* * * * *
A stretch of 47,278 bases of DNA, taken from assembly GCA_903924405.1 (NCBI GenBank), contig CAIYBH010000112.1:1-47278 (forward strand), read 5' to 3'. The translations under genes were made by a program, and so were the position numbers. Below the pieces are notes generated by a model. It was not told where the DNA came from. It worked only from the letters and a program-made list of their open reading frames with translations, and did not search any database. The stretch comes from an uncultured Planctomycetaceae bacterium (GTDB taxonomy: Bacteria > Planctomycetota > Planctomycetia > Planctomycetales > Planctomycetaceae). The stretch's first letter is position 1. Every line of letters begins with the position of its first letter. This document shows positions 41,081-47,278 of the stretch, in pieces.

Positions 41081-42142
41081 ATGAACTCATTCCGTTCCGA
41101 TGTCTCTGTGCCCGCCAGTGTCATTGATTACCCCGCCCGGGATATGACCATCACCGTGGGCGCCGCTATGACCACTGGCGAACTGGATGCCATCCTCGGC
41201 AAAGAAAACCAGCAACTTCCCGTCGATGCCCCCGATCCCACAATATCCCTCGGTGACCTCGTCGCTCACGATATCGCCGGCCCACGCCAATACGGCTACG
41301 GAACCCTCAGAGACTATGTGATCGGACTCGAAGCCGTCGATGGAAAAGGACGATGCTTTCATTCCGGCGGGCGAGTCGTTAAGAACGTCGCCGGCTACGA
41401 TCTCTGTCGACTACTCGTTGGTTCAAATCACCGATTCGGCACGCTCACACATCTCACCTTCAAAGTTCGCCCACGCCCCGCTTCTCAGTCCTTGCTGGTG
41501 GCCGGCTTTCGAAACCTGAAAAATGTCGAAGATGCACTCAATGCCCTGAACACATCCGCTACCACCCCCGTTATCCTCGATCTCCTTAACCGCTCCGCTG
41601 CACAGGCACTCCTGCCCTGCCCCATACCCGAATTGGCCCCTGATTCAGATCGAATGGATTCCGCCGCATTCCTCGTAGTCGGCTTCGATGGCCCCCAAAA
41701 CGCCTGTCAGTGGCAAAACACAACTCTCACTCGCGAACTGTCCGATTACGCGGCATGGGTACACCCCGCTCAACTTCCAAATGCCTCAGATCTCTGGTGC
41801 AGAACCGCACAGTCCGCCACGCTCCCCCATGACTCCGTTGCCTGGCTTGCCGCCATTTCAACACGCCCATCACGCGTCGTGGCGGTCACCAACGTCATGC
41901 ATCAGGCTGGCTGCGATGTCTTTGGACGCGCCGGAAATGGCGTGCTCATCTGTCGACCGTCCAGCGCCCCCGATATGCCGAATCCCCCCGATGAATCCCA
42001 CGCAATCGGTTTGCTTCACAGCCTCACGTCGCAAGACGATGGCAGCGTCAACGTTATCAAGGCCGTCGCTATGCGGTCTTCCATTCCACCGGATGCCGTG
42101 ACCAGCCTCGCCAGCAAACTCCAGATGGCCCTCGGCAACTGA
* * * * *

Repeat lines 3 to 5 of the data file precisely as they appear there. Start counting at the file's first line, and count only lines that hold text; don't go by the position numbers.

41081 ATGAACTCATTCCGTTCCGA
41101 TGTCTCTGTGCCCGCCAGTGTCATTGATTACCCCGCCCGGGATATGACCATCACCGTGGGCGCCGCTATGACCACTGGCGAACTGGATGCCATCCTCGGC
41201 AAAGAAAACCAGCAACTTCCCGTCGATGCCCCCGATCCCACAATATCCCTCGGTGACCTCGTCGCTCACGATATCGCCGGCCCACGCCAATACGGCTACG